I admit that I didn’t always see the true connection between what we do here at Harmony Healthcare IT and the patient. As a recruiter for the company, I’d somehow managed to distill it into a tidy little pitch for potential candidates explaining “As hospitals merge and are acquired, there are often multiple databases involved that house patient data. We take data from these different databases and we move it over to a clean database. We provide better access. We save hospitals money. We make it easier for the physicians, nurses, registrar, etc to access the information they need to provide the best healthcare for the patients.” I must have said those words a million times this past year.
But it wasn’t until I needed the data to work for me when I really got it. I mean “got it”. As in our tagline: We GET data.
On June 5th, my husband Greg was working out at the gym and began having an active heart attack. He passed out and his heart stopped. The team at the desk was well-trained, knew exactly what to do and their decisive action saved his life. They administered 2 shocks to his heart with the AED and a former ICU nurse who was teaching a class called GRIT stepped out to do the chest compressions needed to keep it going. Her name was Angie. I call her Angel in my love notes to her on Facebook. He was then taken to St. Joseph Regional Medical Center in Mishawaka and a stent was inserted and monitored for a few days. The cardiologist who treated him told us many times that Greg would not have survived without the team at the gym, especially Angel, and of course, the stent.
I have no cautionary words. No diet suggestions. No lifestyle advice. This is heredity; Greg’s father died at 55 and grandfather at 60 of a blockage in this same artery – often called the “widowmaker” – Left Anterior Descending (LAD). Greg is just 51, an avid jump-roper, eats well, doesn’t smoke, but may have a few cocktails at his Tiki Bar in the summer. He has always known this was in his family history and tried to get in front of it with his healthy lifestyle of working out every single day and eating right.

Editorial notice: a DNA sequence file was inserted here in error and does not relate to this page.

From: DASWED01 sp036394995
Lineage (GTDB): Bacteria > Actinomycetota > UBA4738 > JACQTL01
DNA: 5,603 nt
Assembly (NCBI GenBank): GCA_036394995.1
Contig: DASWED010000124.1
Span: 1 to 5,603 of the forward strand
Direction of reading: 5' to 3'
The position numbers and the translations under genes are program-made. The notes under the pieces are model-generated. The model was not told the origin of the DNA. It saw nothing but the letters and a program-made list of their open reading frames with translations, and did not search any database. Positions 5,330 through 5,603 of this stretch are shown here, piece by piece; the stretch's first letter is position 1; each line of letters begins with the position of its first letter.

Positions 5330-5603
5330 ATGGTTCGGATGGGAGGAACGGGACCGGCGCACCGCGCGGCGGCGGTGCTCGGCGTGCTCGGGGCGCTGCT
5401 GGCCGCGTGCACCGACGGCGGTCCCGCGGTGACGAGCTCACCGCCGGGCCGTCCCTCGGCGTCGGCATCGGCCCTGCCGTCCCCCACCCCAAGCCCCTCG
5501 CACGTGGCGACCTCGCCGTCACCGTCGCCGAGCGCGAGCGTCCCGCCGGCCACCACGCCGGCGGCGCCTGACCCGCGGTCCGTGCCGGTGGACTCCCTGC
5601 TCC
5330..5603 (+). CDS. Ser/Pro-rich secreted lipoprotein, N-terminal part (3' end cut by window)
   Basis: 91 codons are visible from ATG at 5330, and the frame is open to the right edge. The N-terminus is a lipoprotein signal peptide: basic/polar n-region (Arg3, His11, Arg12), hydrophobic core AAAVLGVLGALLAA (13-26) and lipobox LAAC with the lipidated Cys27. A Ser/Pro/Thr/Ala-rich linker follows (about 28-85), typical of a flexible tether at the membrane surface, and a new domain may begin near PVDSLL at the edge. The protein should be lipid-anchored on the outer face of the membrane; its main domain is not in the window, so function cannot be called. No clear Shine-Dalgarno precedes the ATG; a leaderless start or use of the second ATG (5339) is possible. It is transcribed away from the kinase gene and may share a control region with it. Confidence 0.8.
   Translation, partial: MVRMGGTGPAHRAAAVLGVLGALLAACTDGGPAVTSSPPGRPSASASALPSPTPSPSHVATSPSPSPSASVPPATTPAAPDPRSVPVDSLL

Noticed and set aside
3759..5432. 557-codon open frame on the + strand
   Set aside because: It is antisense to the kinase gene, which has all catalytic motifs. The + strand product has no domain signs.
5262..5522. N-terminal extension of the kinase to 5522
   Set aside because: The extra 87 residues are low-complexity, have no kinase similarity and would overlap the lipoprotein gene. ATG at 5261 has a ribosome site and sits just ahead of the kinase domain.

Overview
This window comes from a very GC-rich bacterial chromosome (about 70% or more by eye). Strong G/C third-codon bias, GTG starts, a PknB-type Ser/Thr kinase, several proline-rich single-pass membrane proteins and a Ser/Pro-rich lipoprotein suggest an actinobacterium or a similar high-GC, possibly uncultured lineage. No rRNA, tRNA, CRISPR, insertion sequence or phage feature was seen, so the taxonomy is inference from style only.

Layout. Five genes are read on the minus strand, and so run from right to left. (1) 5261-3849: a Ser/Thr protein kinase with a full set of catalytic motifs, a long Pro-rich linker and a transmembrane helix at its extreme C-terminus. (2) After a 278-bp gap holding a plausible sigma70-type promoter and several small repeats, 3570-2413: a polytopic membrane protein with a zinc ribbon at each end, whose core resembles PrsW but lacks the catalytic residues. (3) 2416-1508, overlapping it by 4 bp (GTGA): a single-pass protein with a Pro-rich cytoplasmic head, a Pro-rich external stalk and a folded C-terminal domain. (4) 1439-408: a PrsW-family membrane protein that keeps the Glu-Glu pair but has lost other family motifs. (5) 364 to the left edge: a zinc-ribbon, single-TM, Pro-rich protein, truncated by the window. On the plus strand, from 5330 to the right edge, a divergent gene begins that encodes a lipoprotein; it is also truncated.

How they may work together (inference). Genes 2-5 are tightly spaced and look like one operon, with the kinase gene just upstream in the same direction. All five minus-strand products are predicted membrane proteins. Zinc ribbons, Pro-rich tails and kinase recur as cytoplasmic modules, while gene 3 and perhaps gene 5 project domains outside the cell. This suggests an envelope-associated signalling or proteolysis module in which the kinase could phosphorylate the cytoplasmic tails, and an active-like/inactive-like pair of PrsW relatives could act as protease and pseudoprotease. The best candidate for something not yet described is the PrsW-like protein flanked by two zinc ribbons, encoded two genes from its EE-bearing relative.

I learned that day that we can’t really get in front of our genes. But the difference for Greg -- that helped him survive the heart attack -- is the decisive action and knowledge of everyone who surrounded him at the time of the incident and then the technology that exists now that did not exist in 1985 for his Dad and previously, his grandfather.
I have nothing but gratitude. We cannot control what happens to us but knowing that there are people trying to improve patient outcomes like Greg’s gives me so much faith in our healthcare system. And faith in technology. And yes, the data. The work our team does at Harmony makes all the difference. It’s for the tech who is up against the clock and can quickly pull up records for a guy wearing only his gym shorts. The ER admin who needs the emergency contact record to notify the guy’s wife. The doctors and nurses who need the chart data to make quick decisions as to whether or not to insert a stent. There is no time. That is why getting that data right is so important. Because there is no time to be rifling around trying to find this data. It has to be accessible, quick, and correct. It’s all got to be there –so when that one guy in stinky gym shorts gets rolled in, the team can find the data they need and move on to saving him.
The work we do at Harmony Healthcare IT – it’s not just organizing data – for me, it greases the skids for miracles to occur. And it truly is a miracle that Greg is still alive. And for that I am eternally grateful.
Greg is peacefully editing a commercial for WNDU as I write. He has returned to jump roping. And turns 52 next week. It’s amazing what can happen when you pair an Angel with some good data.